April 9, 2021
April 9, 2021
April 10, 2021
The emerging field of Quantum Computing (QC) is novel for most K12 educators. Fundamental understandings of QC rely on advanced mathematics and physics. Therefore, why is a middle or high school introduction to QC relevant or needed? In our local area, the Pennsylvania (PA) Department of Education specifies that PA science teachers implement learning experiences that allow students to understand the nexus of how societal needs create a demand for new technologies that in turn advance scientific knowledge and impact society , that science teachers create opportunities for students to engage in computational thinking and mathematics within authentic science and engineering contexts , and that mathematics pedagogy supports students to model with mathematics and make sense of complex problems . To fulfill these existing learning aims, we present a collaborative curriculum development project based on our interdisciplinary research in which we develop quantum computing methods and tools for therapeutic drug discovery. The team includes faculty from medicine, quantum computing, machine learning, and science education. The curriculum development work aims to develop resources for middle and high school (U.S. grades 6 – 12) teachers to facilitate an introduction to Quantum Information Science (QIS) and QC, embedded in existing learning aims including mathematical, scientific, and engineering practices and concepts in statistics and probability, the natural sciences, and computing. We therefore demonstrate a proof-of-concept paper for how an introduction to QC designed for teachers and students in middle and high school can be responsive to disciplinary science and math learning goals (e.g., interpreting a distribution of quantum states and decoding it into viable molecular structures) and situated in contexts of emerging quantum technologies. The educational resources provide a developmentally-appropriate approximation  of the drug discovery goals of the project and utilize existing cloud-based quantum infrastructure from IBM (IBM Quantum Experience), making the QIS concepts accessible and useful in the middle and high school contexts in relation to these existing discipline-based learning goals. The associated professional development (PD) will foster a pathway for teachers to engage with scientists and engineers around unfinished problems, supporting an epistemological stance toward science that aligns with interdisciplinary negotiations and model-based reasoning characteristic of ongoing scientific research. This, at its most basic level, supports teachers and students to engage with technological innovation as a form of scientific literacy. The teacher toolkit will support practitioners to visualize qubit states and facilitate learning activities that address how QC is an ongoing engineering endeavor, driven by societal needs for new technologies, and enabling QIS applications that young learners can authentically engage in.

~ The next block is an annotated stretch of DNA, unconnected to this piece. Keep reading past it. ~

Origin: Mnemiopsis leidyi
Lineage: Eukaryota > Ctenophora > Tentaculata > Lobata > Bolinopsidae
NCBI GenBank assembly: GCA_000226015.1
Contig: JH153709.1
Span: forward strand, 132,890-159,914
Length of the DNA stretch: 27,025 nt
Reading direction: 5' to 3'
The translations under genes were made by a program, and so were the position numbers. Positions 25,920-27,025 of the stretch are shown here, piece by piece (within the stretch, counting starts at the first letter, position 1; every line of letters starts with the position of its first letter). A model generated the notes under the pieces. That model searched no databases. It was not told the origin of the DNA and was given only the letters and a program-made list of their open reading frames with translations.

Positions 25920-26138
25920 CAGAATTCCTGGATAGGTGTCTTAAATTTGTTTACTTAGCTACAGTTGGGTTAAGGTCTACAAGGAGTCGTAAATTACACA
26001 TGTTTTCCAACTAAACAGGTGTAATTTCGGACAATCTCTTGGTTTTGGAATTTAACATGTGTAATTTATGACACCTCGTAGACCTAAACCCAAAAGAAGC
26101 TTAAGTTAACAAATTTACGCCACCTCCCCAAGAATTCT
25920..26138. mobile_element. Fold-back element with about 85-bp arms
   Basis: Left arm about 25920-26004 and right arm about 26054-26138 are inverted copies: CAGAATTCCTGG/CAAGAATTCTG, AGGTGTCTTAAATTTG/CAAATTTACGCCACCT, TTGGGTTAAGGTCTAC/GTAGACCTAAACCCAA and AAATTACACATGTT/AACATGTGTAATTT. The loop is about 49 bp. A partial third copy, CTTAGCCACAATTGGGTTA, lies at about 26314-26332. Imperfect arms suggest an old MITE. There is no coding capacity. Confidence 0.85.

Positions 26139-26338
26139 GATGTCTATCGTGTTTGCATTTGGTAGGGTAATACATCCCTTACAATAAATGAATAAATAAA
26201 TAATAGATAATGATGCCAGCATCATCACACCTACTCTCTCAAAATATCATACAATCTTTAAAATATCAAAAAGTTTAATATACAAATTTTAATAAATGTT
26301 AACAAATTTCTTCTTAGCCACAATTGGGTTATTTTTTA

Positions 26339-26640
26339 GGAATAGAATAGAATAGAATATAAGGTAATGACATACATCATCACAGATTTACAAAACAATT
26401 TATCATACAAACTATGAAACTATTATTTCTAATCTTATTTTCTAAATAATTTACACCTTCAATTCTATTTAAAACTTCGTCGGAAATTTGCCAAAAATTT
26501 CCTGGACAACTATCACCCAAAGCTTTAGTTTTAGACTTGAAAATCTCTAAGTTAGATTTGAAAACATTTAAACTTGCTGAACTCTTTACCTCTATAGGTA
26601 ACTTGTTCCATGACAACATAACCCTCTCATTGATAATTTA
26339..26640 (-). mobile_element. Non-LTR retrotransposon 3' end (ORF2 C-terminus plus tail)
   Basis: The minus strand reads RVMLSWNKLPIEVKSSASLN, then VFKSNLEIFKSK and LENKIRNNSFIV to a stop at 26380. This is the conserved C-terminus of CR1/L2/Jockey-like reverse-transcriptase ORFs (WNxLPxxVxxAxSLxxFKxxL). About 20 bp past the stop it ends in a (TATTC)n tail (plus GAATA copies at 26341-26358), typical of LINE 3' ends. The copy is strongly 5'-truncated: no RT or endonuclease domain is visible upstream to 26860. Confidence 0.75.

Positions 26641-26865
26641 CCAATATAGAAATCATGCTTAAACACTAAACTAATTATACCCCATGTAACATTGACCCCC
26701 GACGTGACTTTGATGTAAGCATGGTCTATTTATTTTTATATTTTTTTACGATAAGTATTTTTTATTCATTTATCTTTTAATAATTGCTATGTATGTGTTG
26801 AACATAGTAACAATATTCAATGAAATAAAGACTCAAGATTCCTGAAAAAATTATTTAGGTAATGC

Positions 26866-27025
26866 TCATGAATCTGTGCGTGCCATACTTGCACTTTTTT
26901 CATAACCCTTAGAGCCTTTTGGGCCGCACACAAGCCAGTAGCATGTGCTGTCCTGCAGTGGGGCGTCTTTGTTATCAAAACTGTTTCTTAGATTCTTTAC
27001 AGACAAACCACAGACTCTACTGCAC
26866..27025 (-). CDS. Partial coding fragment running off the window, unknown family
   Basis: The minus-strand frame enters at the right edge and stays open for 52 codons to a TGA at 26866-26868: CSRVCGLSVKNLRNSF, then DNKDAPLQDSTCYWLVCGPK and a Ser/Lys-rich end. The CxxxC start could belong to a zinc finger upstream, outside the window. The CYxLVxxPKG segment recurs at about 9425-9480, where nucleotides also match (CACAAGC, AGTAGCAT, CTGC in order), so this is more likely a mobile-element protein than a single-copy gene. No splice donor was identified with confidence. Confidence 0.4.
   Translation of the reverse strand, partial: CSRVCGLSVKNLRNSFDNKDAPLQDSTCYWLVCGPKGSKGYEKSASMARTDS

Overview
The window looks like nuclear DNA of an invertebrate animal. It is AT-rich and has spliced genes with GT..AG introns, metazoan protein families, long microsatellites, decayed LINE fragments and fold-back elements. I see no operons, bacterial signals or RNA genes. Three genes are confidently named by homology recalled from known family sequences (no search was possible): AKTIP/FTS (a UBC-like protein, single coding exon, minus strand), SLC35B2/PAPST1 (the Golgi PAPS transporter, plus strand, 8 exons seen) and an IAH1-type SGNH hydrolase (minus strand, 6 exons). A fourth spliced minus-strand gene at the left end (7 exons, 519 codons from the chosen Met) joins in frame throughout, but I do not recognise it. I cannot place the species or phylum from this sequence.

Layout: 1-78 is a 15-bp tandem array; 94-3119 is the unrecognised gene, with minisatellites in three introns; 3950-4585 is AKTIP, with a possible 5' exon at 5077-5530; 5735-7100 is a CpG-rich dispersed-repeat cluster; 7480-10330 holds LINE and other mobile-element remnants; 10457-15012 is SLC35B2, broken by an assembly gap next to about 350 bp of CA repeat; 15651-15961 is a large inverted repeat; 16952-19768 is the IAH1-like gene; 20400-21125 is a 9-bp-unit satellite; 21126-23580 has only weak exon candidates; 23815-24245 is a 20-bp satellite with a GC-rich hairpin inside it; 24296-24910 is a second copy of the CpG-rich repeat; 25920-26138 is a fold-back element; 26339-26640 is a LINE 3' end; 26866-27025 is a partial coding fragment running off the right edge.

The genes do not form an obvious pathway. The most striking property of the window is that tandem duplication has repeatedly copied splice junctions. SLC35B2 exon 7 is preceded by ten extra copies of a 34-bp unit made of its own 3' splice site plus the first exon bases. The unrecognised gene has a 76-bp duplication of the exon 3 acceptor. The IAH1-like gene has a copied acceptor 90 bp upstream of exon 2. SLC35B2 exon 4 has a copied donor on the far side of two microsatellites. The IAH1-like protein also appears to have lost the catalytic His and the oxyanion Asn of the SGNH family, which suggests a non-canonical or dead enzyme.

Pennsylvania Technology and Engineering Standards (2020). https://www.education.pa.gov/Documents/Teachers-Administrators/Curriculum/Science%20Education/PA-Technology%20and%20Engineering%20Standards%20Grade%206-12.pdf  National Research Council. (2015). Guide to implementing the next generation science standards. National Academies Press.  National Governors Association. (2010). Common core state standards. Washington, DC.  Grossman, P., Compton, C., Igra, D., Ronfeldt, M., Shahan, E., & Williamson, P. (2009). Teaching practice: A cross-professional perspective. Teachers College Record, 111(9), 2055-2100.
Farris, A. V., & Kim, A. E., & Li, J., & Ghosh, S. (2021, April), Quantum Computing at the Intersection of Engineering, Technology, Science, and Societal Need: Design of NGSS-aligned Quantum Drug Discovery Lessons for Middle School Students Paper presented at Middle Atlantic ASEE Section Spring 2021 Conference, Virtual . https://peer.asee.org/36315
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